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Solomon "Kal" Rudman is an American former disc jockey, long-time publisher of the music industry magazine "Friday Morning Quarterback,"  and a philanthropist. He founded the Kal and Lucille Rudman Foundation with his wife.
Early life and education
Born in Philadelphia, Rudman attended Ferguson School, then graduated from Central High School with a strong interest in radio. He received a bachelor's degree in education from the University of Pennsylvania in 1951, and working as a special education teacher.
In 1968, out of his basement, he began publishing Friday Morning Quarterback, a music industry trade magazine. He said in an interview with the Philadelphia Inquirer in 1994 that he was the first to spot Judy Collins' "Send in the Clowns," Hall and Oates' "She's Gone," and Kenny Rogers' "Lucille" as hits.
Rudman appeared on The Merv Griffin Show more than 30 times, was a music-expert regular on the Today Show, and was known as "Killer Kal" for his work as an announcer for the World Wrestling Federation.
He advised Bruce Springsteen on how to make his music more popular with females. "Hungry Heart" on The River album, released in 1980. "Kal explained to me that Top 40 radio is mainly listened to by girls and that my female demographic was low," Springsteen said in an interview at the time.
His flagship trade publication, among six, is Friday Morning Quarterback (FMQB), a music industry trade magazine. Forbes called Rudman one of the major influences in the leisure and entertainment industry in the United States.
Rudman is still active in radio. He is a weekly guest on Bob Pantano's Dance Party on WOGL in Philadelphia.
Rudman mostly called the monthly action for PRISM for the WWF's arena shows that took place at the Philadelphia Spectrum. Rudman was often paired with either Dick Graham or Gorilla Monsoon. Rudman earned the nickname "Killer Kal" while interviewing Hulk Hogan. Sometimes he would also appear for the WWF's monthly Madison Square Garden shows and as a fill-in interviewer on WWF Championship Wrestling. After the WWF stopped airing the shows in the Spectrum on PRISM in 1989, Rudman no longer contributed for the WWF. Rudman helped Vince McMahon gain contacts in the entertainment world during McMahon's national expansion in the Rock 'n' Wrestling era.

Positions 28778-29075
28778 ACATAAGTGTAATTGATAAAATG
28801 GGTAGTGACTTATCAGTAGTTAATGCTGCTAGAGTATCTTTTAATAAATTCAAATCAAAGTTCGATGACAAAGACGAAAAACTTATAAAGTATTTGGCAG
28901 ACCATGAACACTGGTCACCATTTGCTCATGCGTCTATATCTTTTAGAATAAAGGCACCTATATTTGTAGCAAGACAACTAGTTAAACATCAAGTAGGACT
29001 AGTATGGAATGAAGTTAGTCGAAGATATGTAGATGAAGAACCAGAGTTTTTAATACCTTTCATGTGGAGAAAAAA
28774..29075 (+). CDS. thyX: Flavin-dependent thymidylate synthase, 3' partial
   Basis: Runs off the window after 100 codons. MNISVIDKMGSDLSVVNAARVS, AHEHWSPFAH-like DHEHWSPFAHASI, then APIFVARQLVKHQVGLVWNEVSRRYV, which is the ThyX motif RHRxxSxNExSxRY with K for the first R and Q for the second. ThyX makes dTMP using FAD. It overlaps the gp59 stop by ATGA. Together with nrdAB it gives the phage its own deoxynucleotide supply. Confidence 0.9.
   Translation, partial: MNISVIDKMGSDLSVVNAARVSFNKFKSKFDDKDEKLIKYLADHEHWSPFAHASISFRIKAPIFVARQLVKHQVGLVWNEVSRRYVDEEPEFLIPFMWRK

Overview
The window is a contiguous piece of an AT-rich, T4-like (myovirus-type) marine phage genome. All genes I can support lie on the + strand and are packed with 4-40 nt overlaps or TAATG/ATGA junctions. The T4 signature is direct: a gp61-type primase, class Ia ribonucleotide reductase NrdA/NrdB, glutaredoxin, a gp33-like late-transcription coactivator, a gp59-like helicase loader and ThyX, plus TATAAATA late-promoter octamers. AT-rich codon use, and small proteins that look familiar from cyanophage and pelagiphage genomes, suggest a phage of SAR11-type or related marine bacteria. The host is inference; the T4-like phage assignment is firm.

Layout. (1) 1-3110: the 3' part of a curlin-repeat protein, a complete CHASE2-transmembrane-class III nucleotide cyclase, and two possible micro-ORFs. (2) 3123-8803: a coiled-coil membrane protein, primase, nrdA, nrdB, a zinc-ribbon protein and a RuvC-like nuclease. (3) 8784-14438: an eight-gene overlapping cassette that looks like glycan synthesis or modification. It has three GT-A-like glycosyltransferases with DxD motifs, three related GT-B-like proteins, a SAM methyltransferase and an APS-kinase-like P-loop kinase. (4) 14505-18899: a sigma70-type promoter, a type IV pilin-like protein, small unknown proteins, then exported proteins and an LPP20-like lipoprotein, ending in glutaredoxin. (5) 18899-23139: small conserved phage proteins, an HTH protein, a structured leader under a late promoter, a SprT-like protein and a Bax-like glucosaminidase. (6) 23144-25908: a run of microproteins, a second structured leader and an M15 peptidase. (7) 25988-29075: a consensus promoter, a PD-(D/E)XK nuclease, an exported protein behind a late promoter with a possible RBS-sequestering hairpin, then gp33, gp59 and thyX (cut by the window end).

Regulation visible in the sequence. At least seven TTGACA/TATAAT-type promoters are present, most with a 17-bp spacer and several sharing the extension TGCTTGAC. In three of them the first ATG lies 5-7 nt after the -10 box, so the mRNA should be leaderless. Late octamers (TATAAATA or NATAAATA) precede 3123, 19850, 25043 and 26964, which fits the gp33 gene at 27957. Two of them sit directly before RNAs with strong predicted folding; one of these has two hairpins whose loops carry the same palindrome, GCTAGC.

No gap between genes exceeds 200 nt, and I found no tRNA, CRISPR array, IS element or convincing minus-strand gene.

Honors and awards
Rudman has been awarded honorary doctorates from Drexel University, the University of the Arts, and Holy Family University. He has been selected to the Philadelphia Broadcast Pioneers Hall of Fame, and has been named that group's "Person of the Year"; “Man of the Year” by the Black Music Association; “Community Philanthropist of the Year” by Community College of Philadelphia; as well as receiving a plaque on the Music Legends Walk of Fame in Philadelphia. He is also an Honorary Philadelphia Fire Commissioner and Honorary Deputy Police Commissioner.
- Andy Gotlieb. "Man of Many Hats Focuses Today on Philanthropy." Jewish Exponent, August 10, 2016. 
- Riordan, Kevin. "Kal Rudman, music maven, philanthropist (and legend)", The Philadelphia Inquirer, March 7, 2016, backed up by the Internet Archive as of October 2, 2016. Accessed January 3, 2018. "He and I are chatting in the gracious Cherry Hill home he shares with Lucille, his wife of 58 years."
- Philadelphia Police Commissioner honors Kal Rudman
- Health Tech program at St. Christopher's Hospital
- The Rudman Center at Drexel University
- University of the Arts Summer Institute program
- Philadelphia Record: Philanthropist is angel to many
- Rudman gives police scholarships to Community College
- Philadelphia Bulletin: "Philadelphia's Guardian Angel"